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Health Tip: Your Teething Baby

What's normal, what's not

Please note: This article was published more than one year ago. The facts and conclusions presented may have since changed and may no longer be accurate. And "More information" links may no longer work. Questions about personal health should always be referred to a physician or other health care professional.

(HealthDay News) -- A baby's first set of teeth usually starts to emerge at about 6 months of age. While discomfort and irritability are common in teething babies, other symptoms may be warning signs of another problem.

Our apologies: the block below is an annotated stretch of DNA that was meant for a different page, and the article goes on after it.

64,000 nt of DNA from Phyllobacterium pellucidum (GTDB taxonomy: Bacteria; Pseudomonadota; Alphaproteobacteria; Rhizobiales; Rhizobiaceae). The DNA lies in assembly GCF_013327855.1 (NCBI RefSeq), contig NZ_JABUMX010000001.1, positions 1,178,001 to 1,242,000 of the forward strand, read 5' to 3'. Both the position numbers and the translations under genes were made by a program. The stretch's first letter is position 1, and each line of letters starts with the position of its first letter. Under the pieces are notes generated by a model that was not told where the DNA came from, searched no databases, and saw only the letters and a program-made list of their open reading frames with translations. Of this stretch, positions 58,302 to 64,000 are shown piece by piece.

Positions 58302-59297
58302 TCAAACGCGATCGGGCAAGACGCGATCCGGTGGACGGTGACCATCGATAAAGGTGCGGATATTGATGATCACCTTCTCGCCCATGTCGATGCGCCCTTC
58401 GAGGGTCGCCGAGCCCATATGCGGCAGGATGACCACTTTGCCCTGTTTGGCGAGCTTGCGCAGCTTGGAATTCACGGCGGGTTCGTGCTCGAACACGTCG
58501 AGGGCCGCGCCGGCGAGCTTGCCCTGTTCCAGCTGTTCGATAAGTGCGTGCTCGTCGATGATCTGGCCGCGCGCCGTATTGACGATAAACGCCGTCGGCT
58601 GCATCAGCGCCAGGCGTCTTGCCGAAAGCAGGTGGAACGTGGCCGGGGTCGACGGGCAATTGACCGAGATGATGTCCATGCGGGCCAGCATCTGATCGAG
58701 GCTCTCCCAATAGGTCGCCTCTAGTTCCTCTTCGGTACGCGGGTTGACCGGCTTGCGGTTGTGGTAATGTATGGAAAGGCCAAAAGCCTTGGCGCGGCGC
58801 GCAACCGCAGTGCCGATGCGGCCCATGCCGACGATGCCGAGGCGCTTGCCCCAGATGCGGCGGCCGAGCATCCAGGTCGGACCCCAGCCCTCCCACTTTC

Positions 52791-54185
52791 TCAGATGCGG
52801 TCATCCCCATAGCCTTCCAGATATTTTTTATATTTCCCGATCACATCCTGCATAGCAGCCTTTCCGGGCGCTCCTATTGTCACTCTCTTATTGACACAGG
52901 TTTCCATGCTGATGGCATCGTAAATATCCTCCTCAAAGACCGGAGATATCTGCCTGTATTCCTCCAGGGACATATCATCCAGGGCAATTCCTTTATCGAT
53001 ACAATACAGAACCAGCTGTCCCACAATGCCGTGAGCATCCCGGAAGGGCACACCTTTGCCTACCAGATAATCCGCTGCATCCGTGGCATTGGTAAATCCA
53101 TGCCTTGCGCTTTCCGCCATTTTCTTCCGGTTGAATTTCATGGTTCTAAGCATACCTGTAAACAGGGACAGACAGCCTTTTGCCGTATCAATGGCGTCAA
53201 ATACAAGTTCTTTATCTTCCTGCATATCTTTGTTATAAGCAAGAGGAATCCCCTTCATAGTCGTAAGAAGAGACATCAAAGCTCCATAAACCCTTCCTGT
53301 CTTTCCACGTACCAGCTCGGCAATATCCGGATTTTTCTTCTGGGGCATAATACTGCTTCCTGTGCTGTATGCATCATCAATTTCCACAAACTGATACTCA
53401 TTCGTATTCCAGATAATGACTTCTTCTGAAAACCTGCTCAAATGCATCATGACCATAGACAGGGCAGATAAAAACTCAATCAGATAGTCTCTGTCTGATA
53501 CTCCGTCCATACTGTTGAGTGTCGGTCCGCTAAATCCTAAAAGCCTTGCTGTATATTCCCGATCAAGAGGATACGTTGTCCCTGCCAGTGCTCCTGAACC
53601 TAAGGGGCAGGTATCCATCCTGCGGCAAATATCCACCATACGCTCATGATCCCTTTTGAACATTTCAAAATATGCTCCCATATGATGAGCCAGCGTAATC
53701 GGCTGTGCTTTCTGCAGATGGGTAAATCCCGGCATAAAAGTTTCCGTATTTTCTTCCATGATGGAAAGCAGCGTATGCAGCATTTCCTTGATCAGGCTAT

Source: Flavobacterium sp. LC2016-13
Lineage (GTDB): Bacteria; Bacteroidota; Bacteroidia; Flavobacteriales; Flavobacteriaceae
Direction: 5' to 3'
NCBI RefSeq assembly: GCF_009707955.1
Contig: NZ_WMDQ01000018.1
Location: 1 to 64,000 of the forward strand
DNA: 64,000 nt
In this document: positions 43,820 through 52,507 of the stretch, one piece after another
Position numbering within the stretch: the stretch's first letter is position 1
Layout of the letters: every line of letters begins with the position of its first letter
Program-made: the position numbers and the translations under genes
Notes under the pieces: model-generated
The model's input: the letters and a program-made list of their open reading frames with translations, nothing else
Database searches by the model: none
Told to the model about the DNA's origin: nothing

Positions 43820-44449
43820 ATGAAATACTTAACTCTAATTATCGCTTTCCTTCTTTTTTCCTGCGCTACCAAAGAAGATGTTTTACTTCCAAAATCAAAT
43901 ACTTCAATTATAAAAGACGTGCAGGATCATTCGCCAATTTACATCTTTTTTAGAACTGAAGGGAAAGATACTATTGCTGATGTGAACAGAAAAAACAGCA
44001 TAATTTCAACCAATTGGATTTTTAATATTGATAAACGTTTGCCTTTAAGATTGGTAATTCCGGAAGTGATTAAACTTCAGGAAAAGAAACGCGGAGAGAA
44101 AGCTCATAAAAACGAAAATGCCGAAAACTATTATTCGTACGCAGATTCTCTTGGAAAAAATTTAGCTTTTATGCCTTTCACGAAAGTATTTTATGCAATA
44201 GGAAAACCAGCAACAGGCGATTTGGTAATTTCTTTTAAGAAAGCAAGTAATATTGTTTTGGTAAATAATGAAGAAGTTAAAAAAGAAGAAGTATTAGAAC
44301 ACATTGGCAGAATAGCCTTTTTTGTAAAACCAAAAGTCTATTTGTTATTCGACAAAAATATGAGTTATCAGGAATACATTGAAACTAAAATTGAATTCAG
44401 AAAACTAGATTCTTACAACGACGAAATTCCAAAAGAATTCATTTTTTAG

Here are some basics that parents should know about teething, courtesy of the American Dental Association:

  • Irritability, fussiness, drooling, and loss of appetite are common symptoms of teething.
  • Diarrhea, rash, and fever are not caused by teething, and should be evaluated by a doctor.
  • Small cysts near erupting teeth are common and harmless.
  • Tender gums may be soothed with a teething ring, pacifier, or a cream that helps numb the gums.
  • Gums can also be massaged with a clean finger or damp piece of gauze.


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